Ozzy Osbourne has revealed that he was "probably one of the last people" to talk to Motörhead's Lemmy Kilmister prior to his death.
Lemmy and Ozzie were good friends and co-wrote a few of Ozzy's solo tracks before the Motörhead front-man died following a battle with cancer in 2015.
Osbourne recalled how he phoned his musician pal after hearing of his declining health.
"Somebody said he was not gonna make it, so I phoned him and I put him on the phone," the Black Sabbath singer told Planet Rock. "And I couldn’t make out what he was saying. It was terrible."
Lemmy and Ozzy also toured together and it was during a series of dates in South America that Lemmy’s deteriorating health became apparent.
"I flew down to South America with him about six months before (his last illness) and he looked terribly thin and gowned, and my heart broke for him," Osbourne recalled.
"He tried to carry on as normal but it was one of the things where he knows you know but you didn’t want to say anything.
"But he worked right up to the very end. He said, ‘I could have probably lived another 10 years if I hadn’t smoked and didn’t live my lifestyle, but I lived my life the way I wanted to live it.’ "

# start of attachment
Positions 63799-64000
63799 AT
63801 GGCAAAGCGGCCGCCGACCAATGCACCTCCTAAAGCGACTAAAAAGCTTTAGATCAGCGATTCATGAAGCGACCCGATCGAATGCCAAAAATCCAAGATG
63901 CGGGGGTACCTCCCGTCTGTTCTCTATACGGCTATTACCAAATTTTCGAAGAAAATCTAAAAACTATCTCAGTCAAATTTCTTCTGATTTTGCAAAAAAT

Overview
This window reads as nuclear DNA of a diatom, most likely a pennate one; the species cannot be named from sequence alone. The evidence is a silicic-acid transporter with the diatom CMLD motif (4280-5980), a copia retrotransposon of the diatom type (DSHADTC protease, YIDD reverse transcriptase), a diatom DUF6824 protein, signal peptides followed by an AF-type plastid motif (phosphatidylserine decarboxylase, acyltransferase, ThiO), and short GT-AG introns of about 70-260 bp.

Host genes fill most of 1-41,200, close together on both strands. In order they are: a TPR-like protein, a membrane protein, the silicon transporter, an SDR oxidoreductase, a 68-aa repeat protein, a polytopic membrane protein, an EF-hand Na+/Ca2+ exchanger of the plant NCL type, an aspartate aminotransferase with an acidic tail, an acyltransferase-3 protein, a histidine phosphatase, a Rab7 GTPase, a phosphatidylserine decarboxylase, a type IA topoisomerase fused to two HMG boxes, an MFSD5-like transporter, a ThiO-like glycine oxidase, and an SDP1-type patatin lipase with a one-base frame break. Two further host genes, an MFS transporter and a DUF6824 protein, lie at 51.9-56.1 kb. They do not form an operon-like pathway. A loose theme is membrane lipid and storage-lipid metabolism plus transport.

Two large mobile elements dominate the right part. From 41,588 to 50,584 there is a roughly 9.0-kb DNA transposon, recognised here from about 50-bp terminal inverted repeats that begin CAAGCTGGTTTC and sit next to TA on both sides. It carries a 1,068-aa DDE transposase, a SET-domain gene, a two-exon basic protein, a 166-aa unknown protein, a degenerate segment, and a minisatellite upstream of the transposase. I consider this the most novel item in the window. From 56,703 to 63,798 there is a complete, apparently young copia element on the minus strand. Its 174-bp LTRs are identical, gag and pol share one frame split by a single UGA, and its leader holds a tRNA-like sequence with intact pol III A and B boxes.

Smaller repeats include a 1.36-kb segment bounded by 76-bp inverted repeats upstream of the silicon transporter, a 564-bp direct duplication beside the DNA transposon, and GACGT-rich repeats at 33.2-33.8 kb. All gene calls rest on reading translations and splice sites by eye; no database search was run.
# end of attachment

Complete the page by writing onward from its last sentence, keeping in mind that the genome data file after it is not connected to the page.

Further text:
Osbourne and his wife Sharon also talked in the interview about Lemmy's song No More Tears, which features on Ozzy’s 1990 album of the same name. The Motörhead singer is believed to have written the song in fifteen minutes.
"It was done very quickly because Lemmy had done so much touring with Ozzy, and we lived in the same town, and he was a really good friend of both of us," Sharon revealed.
"And he was probably the most well-read man I’d ever met in my life. Brilliant, he had a brilliant vocabulary, and I don’t think that many people realise that."
With regards to his own music, Osbourne is believed to have done about half of the follow-up album to Ordinary Man, which appeared last year.
The album will feature appearances from Metallica’s Robert Trujillo on bass with drum contributions from Foo Fighters’ Taylor Hawkins and Red Hot Chilli Peppers’ Chad Smith.
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